I figure as long as I cleaned all the stuff thoroughly while curing the bacon... the wire racks were sanitized etc. for the fridge rest, and I always run my smoker up to 275+ for several hours before any food stuff goes in it to give it a good sterilization.... even though it may not be cleaned, the stuff in there is dead for the time being.... It may regrow after the smoke when new spores show up but..... that's for me to worry about next week....

    When cold smoking like I mentioned above, you may have to add a little water and oil to the pan when frying... water helps get the fat to soften and melt... the oil helps to make contact with the bacon so it will fry up nice.....

    Last edited: Feb 11, 2014
  14. Nice I just got a line on some local Tamworth hogs, I'm going to order one for the fall, glad to see they have a good rep.[​IMG]
  15. wade

    wade Master of the Pit OTBS Member SMF Premier Member

    Hi Dave

    With the dry cure you will have weighed out the cure mix according to the weight of the meat you are curing. Therefore to ensure that there is sufficient concentration of the cure penetrating the meat it is important that it is all kept in contact with the meat for the duration of the curing period. You need to make sure that none of the brine is lost. The easiest way to do this is to use some large zip lock food bags instead of just wrapping it in plastic wrap. The natural brine that is produced will not spoil the meat - in fact keeping it in contact with the meat is a crucial part of the curing process. If you have a large enough vacuum packer it is good to pack the bacon and salts in this for the salt curing period as this will help ensure the brine stays in contact with all surfaces of the meat without having to turn it so often. 
  16. mark bacon

    mark bacon Fire Starter


    If I vac seal a brined belly, how long do you think it could stay in there ?  since its airtight, would it slow the process down to where it could be brined for a month or even longer??  Then would you bring out into the air for a few days ?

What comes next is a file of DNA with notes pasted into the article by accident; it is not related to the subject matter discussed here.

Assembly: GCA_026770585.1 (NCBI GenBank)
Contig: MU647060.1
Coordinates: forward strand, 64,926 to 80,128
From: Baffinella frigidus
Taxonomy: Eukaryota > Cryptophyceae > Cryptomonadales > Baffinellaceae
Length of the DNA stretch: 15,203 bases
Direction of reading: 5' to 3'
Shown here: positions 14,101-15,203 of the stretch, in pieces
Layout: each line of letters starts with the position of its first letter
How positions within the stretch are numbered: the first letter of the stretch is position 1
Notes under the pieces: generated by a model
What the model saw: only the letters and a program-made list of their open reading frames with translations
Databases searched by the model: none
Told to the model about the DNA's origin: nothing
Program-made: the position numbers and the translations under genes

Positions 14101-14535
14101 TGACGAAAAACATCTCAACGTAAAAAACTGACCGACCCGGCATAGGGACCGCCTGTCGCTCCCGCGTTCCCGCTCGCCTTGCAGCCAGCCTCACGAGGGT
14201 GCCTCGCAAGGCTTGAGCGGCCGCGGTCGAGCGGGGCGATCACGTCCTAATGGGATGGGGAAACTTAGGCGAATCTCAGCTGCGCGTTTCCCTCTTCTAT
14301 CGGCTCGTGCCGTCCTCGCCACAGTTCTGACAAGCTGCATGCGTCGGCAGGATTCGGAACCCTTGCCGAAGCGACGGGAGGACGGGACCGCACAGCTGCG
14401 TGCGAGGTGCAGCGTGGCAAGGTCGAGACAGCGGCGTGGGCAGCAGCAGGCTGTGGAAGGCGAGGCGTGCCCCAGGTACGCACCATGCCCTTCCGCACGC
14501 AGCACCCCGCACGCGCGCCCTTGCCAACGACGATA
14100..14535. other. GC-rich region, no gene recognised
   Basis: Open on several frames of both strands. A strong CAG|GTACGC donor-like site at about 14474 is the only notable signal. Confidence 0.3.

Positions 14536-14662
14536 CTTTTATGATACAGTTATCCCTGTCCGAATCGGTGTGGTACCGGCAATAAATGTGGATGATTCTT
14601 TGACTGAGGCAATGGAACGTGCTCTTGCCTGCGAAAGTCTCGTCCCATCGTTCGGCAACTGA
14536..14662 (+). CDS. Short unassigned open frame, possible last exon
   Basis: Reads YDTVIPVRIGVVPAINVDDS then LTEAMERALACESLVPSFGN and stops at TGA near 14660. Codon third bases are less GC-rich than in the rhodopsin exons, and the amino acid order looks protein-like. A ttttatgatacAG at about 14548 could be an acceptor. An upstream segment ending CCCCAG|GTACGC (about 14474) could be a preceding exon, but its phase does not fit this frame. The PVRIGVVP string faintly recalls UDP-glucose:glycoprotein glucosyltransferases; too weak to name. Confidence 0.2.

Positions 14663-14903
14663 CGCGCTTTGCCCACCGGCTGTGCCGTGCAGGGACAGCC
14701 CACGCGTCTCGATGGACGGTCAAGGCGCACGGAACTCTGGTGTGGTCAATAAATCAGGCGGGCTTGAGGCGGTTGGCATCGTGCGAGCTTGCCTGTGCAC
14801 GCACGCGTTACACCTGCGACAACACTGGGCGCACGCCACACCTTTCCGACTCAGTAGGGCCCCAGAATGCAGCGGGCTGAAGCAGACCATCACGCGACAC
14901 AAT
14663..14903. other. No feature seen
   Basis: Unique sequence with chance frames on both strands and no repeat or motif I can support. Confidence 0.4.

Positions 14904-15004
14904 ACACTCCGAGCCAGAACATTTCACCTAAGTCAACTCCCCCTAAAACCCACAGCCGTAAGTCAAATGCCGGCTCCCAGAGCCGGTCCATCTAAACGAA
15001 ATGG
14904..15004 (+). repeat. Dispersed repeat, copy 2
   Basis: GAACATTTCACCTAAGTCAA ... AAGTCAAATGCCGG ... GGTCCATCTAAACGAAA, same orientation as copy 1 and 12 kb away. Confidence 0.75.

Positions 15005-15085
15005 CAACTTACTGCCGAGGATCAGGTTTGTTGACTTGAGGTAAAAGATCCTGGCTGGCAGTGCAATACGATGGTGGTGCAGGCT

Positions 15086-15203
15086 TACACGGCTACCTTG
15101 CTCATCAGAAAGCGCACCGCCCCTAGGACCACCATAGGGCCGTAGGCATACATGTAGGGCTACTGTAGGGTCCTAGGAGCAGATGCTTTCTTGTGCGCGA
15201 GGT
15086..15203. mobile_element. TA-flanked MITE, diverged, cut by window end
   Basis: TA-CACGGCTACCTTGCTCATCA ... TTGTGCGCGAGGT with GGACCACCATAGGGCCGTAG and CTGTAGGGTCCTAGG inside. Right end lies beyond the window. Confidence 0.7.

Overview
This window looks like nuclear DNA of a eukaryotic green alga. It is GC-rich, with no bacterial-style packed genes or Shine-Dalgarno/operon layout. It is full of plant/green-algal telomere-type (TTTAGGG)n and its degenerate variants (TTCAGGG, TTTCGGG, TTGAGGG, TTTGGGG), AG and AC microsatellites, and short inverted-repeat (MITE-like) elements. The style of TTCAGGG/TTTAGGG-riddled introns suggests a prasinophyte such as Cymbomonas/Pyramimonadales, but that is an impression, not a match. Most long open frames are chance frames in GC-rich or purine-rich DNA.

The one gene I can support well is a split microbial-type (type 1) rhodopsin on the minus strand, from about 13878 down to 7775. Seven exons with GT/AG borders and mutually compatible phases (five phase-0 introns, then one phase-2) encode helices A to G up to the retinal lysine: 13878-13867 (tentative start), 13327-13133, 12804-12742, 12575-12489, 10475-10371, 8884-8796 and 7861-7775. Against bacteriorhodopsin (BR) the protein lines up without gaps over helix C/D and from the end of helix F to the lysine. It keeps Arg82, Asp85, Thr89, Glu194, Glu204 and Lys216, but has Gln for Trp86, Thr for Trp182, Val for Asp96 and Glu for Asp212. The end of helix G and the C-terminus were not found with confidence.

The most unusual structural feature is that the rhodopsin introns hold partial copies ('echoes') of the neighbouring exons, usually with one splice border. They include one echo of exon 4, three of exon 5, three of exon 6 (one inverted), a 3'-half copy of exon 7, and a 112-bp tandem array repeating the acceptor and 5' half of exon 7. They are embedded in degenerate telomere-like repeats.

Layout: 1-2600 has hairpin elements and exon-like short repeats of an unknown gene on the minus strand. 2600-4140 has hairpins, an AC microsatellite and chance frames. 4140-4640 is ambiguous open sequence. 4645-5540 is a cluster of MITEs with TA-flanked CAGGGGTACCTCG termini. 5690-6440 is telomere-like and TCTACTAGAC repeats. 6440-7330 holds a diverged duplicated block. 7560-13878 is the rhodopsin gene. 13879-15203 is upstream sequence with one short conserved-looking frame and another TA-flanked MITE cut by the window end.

I go to Chicago for my bellies, and it would be nice to know I could buy more and let them sit, taking them out for final processing as I have time and need them.
  17. daveomak

    daveomak Smoking Guru OTBS Member SMF Premier Member

    I would vac seal and freeze them, trimmed and ready for the brine... vac and freeze the trim for later use also...

    IMHO, trying to short-cut the curing process is not a good idea.....

  18. mark bacon

    mark bacon Fire Starter

    I probably didn't word it correctly, what I am wondering is how long I can brine bacon before smoking and am wondering  if using a vac sealer with brined bacon can stretch the brine time and  allow me to buy 100 lbs of bellies all at once, brine them all at once, and put some in vac bags that may not be pulled out for final prep for a month or more while the others will be done the standard 2 weeks of curing, rinsing and drying.   

    My wife is right, my communication skills are marginal....  but this site is really really helpful and glad I found it...
  19. daveomak

    daveomak Smoking Guru OTBS Member SMF Premier Member

    Brine can become "ropey" and "slimy" after 10-15 days.... depends... if you use sugar in the brine, it "can" grow bacteria as the yeasts eat the sugar.... the brine then needs to be changed to new, and the meat rinsed thoroughly... and the bucket or whatever sanitized......

    Like I said.... short cuts, when it comes to curing..... I don't advise it..... ALSO.... brined meats that have salt in them, do not freeze well... with the 'proper' amount of salt, meat will not freeze at 10 degrees F.....

    Brine what you will use at one time.... If you can smoke 15#'s of bacon in your smoker...... prepare only 15#'s.....

  20. mark bacon

    mark bacon Fire Starter

    Rats, so much for the bulk buy on bellies.  Better safe than sorry,  Thanks for your info, HUGE help.